I watched a panel discussion with the members of Spotlight, the Boston Globe investigative unit that won a Pulitzer for their coverage of priest abuse in the Catholic Church. I was a journalism major and have a special affinity for those in the news, especially today when investigative journalism is more important than ever.
The panelists shared that one of the gifts of the unit is the luxury of having time to truly research a story, conduct follow up, file information requests, put pressure on people to get the story, and be persistent enough to “get the information from people that don’t want to give it to us.” Having extended time to research a story frees them from the pressures of a daily deadline and allows them to not only research the story and write it but also to add the interactive multimedia elements that allow their findings to resonate with a broader audience and have a greater impact.
A panelist commented that not all the work of Spotlight makes it to the front page, rather some of their most important work is the scandals that they prevent because people know Spotlight (and good reporters like them) will be looking over their shoulder.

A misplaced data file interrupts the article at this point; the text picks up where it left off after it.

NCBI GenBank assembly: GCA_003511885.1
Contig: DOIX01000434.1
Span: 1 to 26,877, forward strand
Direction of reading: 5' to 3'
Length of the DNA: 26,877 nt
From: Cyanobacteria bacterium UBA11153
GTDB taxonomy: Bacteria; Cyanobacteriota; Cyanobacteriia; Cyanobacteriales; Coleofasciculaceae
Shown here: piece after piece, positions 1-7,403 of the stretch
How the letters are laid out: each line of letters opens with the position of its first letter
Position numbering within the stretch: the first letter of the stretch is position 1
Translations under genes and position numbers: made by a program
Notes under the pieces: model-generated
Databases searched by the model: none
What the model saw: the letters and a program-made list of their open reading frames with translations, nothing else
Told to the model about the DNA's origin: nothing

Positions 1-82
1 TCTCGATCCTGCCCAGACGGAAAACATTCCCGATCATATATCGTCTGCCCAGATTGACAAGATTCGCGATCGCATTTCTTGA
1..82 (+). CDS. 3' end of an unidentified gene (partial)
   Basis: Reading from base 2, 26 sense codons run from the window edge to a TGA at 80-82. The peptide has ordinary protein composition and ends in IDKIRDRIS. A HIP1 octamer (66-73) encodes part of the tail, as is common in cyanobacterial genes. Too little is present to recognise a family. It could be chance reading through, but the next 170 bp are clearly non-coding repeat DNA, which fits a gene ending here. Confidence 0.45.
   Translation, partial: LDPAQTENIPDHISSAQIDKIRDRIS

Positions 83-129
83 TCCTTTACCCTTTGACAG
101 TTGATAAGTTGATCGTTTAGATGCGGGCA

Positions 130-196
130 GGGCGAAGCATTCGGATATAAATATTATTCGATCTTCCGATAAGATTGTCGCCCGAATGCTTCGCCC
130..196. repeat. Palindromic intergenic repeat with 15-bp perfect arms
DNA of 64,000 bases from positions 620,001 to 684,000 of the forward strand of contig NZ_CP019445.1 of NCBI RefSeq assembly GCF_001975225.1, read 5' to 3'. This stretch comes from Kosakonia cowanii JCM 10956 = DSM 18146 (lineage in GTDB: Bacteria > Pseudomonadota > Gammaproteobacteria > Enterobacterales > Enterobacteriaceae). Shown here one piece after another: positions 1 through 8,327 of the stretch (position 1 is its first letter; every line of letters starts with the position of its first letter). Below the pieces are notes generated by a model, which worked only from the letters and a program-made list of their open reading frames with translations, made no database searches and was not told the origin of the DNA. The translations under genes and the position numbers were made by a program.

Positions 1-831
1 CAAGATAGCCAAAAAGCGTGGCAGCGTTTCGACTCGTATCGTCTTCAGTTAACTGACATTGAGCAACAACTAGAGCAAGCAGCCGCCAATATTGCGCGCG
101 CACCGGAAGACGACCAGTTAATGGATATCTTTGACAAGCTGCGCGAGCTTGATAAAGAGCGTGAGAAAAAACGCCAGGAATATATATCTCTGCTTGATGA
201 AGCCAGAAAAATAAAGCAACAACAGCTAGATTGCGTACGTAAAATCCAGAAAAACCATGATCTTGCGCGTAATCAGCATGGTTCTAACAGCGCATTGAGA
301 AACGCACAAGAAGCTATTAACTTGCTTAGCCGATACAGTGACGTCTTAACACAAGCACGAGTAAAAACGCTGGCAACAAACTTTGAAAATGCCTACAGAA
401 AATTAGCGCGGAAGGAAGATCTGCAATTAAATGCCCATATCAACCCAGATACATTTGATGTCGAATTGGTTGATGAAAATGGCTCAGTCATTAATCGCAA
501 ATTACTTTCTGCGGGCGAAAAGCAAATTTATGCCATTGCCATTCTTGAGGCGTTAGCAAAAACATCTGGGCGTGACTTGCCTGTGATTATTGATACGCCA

While your organization likely doesn’t need an investigative research unit, consider whether it would benefit from a team that has the luxury of time. Could you dedicate a team (or person) to go deep on consumer feedback? Have a few people who are given time to pursue new partnerships? Allow selected staff members to have the time to reengineer high-impact processes?
The world operates on tight deadlines but surprising and significant work can happen when you allow the right people to work without them. Go deep to uncover insights you don’t see on the surface.
Source: Boston Globe Summit: Spotlight — an institution within an institution, September 24, 2021